Now, one day, when Vic had been saying this over and over again to Crib, there came upon the lawn a large black retriever. Crib, wishing to show how brave he was, went up to the stranger and gave him a pinch in the leg, and then made a noise at him, which he called barking, jumping from side to side, and making his voice as loud as ever he could. The big black dog took no notice of this at first, simply wagging his tail in an amiable manner; but, when he felt a second pinch, it was too much for him to endure, so he put down his long black nose and turned little Crib upside down in a minute. When Crib came to himself, and saw the big black dog standing over him, he put down his tail and scampered away to his mother. Vic, of course, was looking on, hoping her son would distinguish himself; but, as soon as she saw him run away, she sent the black dog off like a shot, and then scolded Crib until he felt quite ashamed of himself.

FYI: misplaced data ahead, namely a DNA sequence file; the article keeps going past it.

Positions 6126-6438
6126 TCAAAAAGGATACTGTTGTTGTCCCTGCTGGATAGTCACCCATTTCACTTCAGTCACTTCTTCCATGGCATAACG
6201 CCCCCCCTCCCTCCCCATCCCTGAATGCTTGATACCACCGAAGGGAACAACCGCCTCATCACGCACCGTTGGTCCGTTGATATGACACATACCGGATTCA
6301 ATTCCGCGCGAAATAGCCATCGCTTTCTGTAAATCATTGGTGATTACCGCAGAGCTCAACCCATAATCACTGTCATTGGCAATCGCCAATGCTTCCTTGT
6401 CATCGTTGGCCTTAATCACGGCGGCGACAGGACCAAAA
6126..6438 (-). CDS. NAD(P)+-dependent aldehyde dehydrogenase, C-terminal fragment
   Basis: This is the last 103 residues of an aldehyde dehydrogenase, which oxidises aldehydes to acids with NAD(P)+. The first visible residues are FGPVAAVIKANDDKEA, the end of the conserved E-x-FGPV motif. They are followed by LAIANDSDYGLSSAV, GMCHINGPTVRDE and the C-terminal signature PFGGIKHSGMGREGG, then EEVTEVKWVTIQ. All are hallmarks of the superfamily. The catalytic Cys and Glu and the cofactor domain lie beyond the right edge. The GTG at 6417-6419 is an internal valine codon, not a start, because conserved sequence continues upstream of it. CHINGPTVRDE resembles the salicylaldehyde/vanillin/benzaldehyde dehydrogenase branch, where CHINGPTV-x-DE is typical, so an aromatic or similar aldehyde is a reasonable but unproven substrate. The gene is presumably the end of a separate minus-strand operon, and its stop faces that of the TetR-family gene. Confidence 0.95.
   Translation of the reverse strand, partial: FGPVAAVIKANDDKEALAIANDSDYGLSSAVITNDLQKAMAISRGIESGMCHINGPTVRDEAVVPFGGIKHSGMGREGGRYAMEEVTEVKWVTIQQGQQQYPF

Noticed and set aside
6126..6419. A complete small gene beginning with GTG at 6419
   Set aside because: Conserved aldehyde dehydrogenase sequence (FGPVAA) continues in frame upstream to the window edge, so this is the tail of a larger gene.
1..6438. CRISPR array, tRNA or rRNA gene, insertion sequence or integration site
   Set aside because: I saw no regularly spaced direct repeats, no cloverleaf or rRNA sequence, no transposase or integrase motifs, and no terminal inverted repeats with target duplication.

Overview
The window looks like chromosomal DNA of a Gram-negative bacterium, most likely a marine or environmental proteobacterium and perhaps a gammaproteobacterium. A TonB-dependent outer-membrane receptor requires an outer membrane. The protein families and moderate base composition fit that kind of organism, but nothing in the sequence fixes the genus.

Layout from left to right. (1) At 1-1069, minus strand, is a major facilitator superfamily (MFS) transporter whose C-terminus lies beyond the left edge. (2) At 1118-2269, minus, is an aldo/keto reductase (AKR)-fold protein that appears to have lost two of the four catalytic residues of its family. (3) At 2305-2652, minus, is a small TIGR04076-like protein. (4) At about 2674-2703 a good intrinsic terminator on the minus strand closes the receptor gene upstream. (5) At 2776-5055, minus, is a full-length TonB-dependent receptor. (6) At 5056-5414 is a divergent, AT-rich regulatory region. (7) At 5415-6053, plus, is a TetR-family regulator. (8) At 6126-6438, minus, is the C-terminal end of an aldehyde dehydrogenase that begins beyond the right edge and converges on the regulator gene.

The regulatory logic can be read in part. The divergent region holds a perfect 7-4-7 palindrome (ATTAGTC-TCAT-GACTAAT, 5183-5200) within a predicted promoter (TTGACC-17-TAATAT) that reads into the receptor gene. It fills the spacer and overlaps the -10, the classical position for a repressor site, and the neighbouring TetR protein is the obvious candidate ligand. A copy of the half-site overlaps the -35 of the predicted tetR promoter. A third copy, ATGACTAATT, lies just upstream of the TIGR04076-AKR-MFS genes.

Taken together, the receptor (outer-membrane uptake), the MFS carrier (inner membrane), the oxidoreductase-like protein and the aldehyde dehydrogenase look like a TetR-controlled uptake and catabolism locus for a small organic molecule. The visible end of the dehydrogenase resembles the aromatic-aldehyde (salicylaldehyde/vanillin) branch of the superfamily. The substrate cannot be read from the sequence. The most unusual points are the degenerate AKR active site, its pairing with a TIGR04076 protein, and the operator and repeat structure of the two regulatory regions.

" I never should have thought it of you, Crib, never ! " said Vic, looking so very angry. " To run away like a coward after all I have said to you ! "

" Oh, mother, I thought that black dog was going to bite me ! " said Crib, hanging his head and trembling.

" You would have deserved it if he had bitten you," said Vic, severely. " Why did you bite his leg? "

Because I wanted him to go away," said Crib.

" I dare say you did," replied his mother; but you should have remembered that he was doing no harm; and it is folly to rouse the anger of a dog ten times as large as yourself. Little dogs should not be rude to large ones; and young dogs ought not to be impertinent to old ones."

" I was trying to do as you told me," said Crib, gloomily.

" Then you misunderstood what I meant. I said, ` Never give in to a dog,' meaning that, if a dog attacked you, you should fight him as long as you could stand, whether he was large or small. But I don't wish you to be the first to make a quarrel."